Toni Breidinger figured it was worth a shot, applying for a spot in the W Series -- the open-wheel, all-female racing series scheduled to debut in 2019.
So far, her instincts haven't let her down.
After surviving the initial cut when a field of approximately 100 applicants was trimmed to 60, Breidinger will head overseas next month, when the inaugural group of 18 to 20 drivers will be finalized.
At stake is a spot in the series featuring a six-race schedule from May through early August with stops in Germany, Belgium, Italy, the Netherlands and England.
Breidinger and the others will be put through rigorous on- and off-track testing, simulator evaluation, engineering-based queries and physical fitness assessments. The final selection process is scheduled for late January at the Wachauring, a racing complex in Melk, Austria.
"I filled [the application] out really not knowing if I was going to get in or not," said Breidinger, a native of Hillsborough, California. "I wasn't really sure [about my chances]. It's a very different series than I've been racing in; I've really been focusing on stock cars and open-wheel cars on an oval circuit. Racing on road courses is totally different. I wasn't really sure if they would consider me, since I haven't been in that form of racing."
Breidinger, 19, is one of eight Americans selected for the tryout, and one of nine teenagers. The youngest hopeful is 17, the oldest is 33 and the average age is 24. They come from all around the world and have varying levels of experience in a variety of forms of motorsports.
"I've been trying to stay behind the wheel as much as possible, whether that's racing a car or go-kart," Breidinger said, "to keep my mind and reflexes sharp." She does so while staying on top of a training regimen.
A former USAC Western Midget pavement champion and that group's winningest female competitor with 15 victories, Breidinger's career path has thus far seemed headed toward stock car competition. She made three starts in the ARCA Series in 2018 with Venturini Motorsports, scoring a best finish of 10th in her debut at Madison International Speedway in Oregon, Wisconsin. In addition to her USAC effort and brief time in ARCA, she has also competed in Late Model Stocks.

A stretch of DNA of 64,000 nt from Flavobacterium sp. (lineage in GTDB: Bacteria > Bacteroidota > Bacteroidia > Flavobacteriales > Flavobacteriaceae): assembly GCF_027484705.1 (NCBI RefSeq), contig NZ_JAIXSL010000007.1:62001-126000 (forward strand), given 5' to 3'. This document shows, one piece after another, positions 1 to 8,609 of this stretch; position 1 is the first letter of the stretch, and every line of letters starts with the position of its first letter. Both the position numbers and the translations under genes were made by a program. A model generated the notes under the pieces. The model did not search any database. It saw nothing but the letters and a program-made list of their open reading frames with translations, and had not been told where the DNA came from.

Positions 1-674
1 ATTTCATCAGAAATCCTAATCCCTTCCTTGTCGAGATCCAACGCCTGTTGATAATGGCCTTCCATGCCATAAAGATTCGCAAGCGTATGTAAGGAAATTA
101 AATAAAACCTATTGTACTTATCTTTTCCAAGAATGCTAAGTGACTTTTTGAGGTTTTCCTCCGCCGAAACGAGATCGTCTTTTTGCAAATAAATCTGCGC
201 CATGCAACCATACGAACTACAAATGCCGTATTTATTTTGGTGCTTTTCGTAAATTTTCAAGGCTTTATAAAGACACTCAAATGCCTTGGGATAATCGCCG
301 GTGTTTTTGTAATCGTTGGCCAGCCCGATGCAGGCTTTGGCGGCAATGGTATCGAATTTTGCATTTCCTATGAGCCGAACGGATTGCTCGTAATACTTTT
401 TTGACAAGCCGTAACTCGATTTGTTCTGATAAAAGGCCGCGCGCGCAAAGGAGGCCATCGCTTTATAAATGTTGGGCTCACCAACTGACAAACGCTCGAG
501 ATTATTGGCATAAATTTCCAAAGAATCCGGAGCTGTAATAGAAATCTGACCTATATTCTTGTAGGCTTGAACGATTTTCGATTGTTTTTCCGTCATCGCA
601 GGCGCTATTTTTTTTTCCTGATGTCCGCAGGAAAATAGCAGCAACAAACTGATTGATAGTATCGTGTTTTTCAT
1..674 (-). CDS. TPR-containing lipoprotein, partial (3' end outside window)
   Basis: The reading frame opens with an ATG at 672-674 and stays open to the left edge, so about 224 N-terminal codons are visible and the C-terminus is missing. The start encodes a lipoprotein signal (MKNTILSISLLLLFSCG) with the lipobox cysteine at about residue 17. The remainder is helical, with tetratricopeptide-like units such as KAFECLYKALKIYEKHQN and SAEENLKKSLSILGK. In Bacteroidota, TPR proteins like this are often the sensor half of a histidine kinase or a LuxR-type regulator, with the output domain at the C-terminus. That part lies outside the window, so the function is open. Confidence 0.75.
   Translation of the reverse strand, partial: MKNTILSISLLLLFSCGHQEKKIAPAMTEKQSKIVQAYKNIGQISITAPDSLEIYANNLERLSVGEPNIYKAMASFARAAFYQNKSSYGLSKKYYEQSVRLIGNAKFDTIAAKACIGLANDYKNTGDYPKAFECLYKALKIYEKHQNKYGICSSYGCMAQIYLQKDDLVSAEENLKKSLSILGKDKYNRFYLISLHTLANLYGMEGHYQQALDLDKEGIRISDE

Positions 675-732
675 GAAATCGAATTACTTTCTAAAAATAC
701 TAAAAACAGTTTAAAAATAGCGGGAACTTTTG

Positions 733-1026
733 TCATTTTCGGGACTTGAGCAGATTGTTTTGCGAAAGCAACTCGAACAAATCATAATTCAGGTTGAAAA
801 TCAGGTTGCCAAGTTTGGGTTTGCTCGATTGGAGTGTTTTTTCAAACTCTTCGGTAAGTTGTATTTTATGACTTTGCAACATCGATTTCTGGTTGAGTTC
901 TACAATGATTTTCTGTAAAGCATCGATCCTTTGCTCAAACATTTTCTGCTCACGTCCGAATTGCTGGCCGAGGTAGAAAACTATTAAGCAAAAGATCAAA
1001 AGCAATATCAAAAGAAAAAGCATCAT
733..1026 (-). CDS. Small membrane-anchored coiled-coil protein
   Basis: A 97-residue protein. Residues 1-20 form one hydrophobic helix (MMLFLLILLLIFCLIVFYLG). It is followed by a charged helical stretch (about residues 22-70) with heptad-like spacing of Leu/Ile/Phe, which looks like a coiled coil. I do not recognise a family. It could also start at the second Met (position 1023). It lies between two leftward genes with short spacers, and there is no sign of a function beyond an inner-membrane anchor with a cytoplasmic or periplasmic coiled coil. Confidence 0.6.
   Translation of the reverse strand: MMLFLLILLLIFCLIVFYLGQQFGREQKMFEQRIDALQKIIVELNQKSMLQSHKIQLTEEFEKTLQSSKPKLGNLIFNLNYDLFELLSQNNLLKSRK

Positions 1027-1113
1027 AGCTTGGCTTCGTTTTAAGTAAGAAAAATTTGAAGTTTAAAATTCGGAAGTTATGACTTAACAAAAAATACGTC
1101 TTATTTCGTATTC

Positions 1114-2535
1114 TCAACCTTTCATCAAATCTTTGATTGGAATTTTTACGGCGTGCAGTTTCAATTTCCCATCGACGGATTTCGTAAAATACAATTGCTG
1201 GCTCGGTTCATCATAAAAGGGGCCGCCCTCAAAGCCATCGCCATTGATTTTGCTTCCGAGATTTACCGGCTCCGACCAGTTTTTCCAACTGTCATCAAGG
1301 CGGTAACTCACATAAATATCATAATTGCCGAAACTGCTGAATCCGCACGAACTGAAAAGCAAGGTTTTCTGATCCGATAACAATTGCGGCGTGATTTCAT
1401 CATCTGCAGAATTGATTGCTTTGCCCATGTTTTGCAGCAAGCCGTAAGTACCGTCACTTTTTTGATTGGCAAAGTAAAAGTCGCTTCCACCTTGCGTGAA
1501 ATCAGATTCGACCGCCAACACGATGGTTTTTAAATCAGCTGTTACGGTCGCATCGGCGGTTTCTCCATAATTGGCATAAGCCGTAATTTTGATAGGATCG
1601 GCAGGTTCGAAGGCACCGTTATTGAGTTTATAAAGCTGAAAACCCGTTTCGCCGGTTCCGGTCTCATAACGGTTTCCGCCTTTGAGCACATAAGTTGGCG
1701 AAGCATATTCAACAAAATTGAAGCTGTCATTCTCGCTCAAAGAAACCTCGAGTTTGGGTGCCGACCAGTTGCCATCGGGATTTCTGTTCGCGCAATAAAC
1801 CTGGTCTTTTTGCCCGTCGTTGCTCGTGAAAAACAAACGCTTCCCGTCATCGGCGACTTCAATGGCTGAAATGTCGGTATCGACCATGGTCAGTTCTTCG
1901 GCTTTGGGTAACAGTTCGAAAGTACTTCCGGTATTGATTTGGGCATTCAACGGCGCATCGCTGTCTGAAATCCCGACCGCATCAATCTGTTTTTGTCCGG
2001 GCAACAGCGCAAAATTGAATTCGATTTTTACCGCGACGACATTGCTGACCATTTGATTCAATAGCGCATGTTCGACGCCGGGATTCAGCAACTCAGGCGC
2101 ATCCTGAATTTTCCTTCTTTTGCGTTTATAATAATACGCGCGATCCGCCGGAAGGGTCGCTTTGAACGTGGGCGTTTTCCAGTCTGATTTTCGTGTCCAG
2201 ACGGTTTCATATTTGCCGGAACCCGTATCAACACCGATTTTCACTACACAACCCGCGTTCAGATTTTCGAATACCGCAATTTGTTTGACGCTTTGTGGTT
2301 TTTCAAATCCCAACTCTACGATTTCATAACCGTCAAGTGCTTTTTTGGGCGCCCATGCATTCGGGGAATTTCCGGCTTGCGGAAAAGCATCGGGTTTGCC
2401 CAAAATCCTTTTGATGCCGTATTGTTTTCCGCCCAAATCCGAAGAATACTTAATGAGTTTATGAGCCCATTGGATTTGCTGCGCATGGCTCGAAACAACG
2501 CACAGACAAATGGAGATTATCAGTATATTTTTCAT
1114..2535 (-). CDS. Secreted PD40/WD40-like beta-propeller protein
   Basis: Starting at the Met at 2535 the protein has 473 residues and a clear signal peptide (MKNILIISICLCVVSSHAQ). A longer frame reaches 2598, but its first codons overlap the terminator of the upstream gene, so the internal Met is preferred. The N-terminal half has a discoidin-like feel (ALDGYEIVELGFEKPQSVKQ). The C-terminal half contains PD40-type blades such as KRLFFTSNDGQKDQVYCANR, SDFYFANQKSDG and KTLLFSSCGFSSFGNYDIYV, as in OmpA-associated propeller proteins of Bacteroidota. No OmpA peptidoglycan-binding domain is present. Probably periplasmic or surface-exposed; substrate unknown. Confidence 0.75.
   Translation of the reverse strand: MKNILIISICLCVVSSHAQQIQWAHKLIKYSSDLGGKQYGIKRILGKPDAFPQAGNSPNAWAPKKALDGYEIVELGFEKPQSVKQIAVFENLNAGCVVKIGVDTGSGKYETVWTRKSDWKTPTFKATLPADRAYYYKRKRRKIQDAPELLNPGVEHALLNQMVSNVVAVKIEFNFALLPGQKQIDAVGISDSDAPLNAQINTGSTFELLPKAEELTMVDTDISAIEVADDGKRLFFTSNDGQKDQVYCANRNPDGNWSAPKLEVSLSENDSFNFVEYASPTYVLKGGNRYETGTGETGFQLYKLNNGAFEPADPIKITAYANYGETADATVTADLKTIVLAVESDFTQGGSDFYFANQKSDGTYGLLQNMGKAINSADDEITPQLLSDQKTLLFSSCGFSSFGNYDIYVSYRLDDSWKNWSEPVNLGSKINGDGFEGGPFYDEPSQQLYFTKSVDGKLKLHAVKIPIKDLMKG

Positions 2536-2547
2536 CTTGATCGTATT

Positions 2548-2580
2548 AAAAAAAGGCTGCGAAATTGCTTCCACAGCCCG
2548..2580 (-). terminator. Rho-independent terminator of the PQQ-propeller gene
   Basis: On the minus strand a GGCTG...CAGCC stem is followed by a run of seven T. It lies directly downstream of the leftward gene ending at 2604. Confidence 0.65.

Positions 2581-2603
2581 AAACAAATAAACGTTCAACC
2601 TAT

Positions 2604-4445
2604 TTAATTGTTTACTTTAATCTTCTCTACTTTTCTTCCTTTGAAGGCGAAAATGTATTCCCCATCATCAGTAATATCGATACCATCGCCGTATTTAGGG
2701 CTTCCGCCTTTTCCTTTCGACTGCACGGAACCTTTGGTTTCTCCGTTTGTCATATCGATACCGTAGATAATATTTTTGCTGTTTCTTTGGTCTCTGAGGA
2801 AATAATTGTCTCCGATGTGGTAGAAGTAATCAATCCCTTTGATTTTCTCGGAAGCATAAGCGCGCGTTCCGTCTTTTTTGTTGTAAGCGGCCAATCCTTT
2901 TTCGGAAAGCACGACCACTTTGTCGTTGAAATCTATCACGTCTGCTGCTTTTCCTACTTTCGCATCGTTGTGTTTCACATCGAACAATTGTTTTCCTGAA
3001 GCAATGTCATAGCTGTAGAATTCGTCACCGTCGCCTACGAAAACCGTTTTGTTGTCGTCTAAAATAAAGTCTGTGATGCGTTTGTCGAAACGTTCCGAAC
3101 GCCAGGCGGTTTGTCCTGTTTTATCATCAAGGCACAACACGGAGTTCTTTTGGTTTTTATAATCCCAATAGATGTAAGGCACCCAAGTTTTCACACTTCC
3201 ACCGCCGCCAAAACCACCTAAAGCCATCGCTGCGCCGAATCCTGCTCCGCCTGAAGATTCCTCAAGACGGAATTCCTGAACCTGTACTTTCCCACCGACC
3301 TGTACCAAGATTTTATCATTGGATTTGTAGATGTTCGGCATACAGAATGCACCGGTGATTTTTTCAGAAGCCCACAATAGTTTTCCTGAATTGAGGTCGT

Then why veer off into a series geared more toward a Formula 1-type experience?
"I just thought it was such an amazing opportunity," she said. "So, when it came up it wasn't something I could turn down. I think it's really unique and exciting."
It's a long way from karts, which she and her twin sister Annie began racing before their 10th birthday, to trying to figure out a Formula 3 machine on an unknown track. But Breidinger isn't putting all of her hopes and dreams in the opportunity to earn a spot in the new series.
If she fails to be chosen for one of the rides, she said, there's plenty more to learn elsewhere.
"I'd continue to focus on competing in stock cars," she said. "I'd definitely be racing on the West Coast. I'd like to do more races, higher-profile races, but that takes sponsorship, and that's kind of up in the air now."
The 2019 W Series is scheduled to open May 3-5 at Hockenheim, Germany. Series officials say the 2019 champion will receive $500,000 from a $1.5 million purse.
The launch of the series was met with criticism from some. Pippa Mann, a competitor in the IndyCar Series, called the formation of the series "a sad day for motorsports" in a posting on Twitter shortly after the league was announced.
Having raced against men and women, Breidinger said she doesn't know if the series is necessary for females to advance in motorsports. She said sees it for what it can provide.
The vehicles and the funding for the teams will be provided through the series in 2019. Drivers won't be required to secure their own sponsorship to compete. Racing, and little else, will be the focus for those chosen.
"There's the exposure, the funding and resources are all equal," Breidinger said. "The series is ... a really good opportunity to experience racing at the next level."